Medicare patients utilize more imaging in first half of year: What it could mean for practices

Utilization of Medicare imaging increases during the first half of a calendar year and if a patient has significant comorbidities, according to a Harvey L. Neiman Policy Institute study. The findings could impact Merit-based Incentive Payment System (MIPS) reporting strategies and risk-bearing reimbursement for imaging practices, the authors said.

Spotting a gap in previous Medicare utilization research, a group of researchers trawled CMS’s Chronic Conditions Data Warehouse to measure imaging utilization on a quarterly basis, analyzing data from 2008 to 2014. They observed a decrease in utilization by about 3.5 percent across the United States, with the largest decrease (4.7 percent) found in New England. Co-author Andrew B. Rosenkrantz, MD, an associate professor of radiology at NYU Langone Medical Center, offered an explanation.

“It is possible that once patients reach a coverage limit at some point during the year, they may postpone elective imaging during the remainder of the year, until the process restarts the following year,” he said, pointing to an earlier study that reached similar conclusions on care utilization in general (not just imaging).

While the retrospective analysis does not allow the authors to make a definitive claim on why the temporal disparity exists, they do believe that imaging practices should be aware—especially in the first year of MIPS reporting.

“One option for the initial 2017 reporting year is to submit data for only a 90-day period and still be eligible for a positive payment adjustment in 2019, though our study shows that imaging patterns can vary considerably within the course of a year,” said Rosenkrantz. “So it would make a lot of sense for practices to take such within-year variation into consideration when participating in any form of partial-year reporting option.”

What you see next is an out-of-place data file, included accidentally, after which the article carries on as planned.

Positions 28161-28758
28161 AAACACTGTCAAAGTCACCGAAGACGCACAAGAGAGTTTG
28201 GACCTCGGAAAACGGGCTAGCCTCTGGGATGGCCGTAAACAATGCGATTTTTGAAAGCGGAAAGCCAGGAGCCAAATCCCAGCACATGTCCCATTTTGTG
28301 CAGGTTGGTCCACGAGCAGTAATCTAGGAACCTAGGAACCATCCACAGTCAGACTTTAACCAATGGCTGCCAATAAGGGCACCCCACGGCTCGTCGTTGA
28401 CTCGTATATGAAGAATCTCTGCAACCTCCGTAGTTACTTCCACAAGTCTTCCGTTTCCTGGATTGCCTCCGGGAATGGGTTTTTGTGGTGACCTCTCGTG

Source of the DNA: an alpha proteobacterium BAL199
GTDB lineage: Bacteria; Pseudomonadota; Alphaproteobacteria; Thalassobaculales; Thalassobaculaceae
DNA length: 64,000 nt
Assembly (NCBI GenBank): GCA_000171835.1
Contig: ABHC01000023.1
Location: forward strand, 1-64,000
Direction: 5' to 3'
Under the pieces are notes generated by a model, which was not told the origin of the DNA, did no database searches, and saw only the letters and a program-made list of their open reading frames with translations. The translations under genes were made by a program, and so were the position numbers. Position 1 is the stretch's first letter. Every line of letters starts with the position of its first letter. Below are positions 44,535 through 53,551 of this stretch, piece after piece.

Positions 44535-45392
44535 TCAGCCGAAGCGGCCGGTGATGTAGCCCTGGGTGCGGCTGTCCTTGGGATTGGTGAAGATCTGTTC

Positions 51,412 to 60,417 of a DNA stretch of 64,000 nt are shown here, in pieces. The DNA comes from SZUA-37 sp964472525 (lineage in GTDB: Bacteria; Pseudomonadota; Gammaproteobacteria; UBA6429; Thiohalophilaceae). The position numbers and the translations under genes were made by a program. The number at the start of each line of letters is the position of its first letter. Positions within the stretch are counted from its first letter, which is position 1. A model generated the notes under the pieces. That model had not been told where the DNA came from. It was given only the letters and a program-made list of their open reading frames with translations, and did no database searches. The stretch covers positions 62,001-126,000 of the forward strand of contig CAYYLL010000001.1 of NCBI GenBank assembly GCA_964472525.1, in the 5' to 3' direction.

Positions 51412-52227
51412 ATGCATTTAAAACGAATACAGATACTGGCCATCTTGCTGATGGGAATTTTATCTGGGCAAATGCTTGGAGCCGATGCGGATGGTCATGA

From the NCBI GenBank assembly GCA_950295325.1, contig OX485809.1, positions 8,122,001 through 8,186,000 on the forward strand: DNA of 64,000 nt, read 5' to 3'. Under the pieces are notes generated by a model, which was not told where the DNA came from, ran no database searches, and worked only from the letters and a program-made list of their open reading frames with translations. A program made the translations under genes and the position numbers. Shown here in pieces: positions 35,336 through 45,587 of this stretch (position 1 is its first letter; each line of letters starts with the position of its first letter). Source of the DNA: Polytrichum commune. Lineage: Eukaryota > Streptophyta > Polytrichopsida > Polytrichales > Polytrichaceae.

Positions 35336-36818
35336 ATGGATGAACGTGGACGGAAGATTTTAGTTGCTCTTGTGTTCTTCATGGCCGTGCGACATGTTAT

This intra-year variation supports an annual review and negotiation of risk-based contracts and the reporting of quality measures rather than more narrow windows, the authors said.  

In addition, patients with significant co-morbidities or dual-eligibility showed significantly higher utilization of imaging, something practices should keep in mind when they engage in population-based contracting.

“it’s not the number of covered lives alone that matters, but rather the composition of the lives for which they are assuming risk,” said co-author Richard Duzak Jr, MD, professor at Emory University School of Medicine in Atlanta. “Whenever possible, radiology practices should seek to ascertain as much information as possible (such as age and comorbidities) about patient cohorts so that they can optimize the likelihood that such arrangements will be stable and financially sustainable.”

Imaging practices are not the only ones affected by the front-loading of imaging throughout a calendar year. Policy makers and other stakeholders should be aware of these disparities, ensuring that incentives and adjustments are properly aligned, according to Rosenkrantz.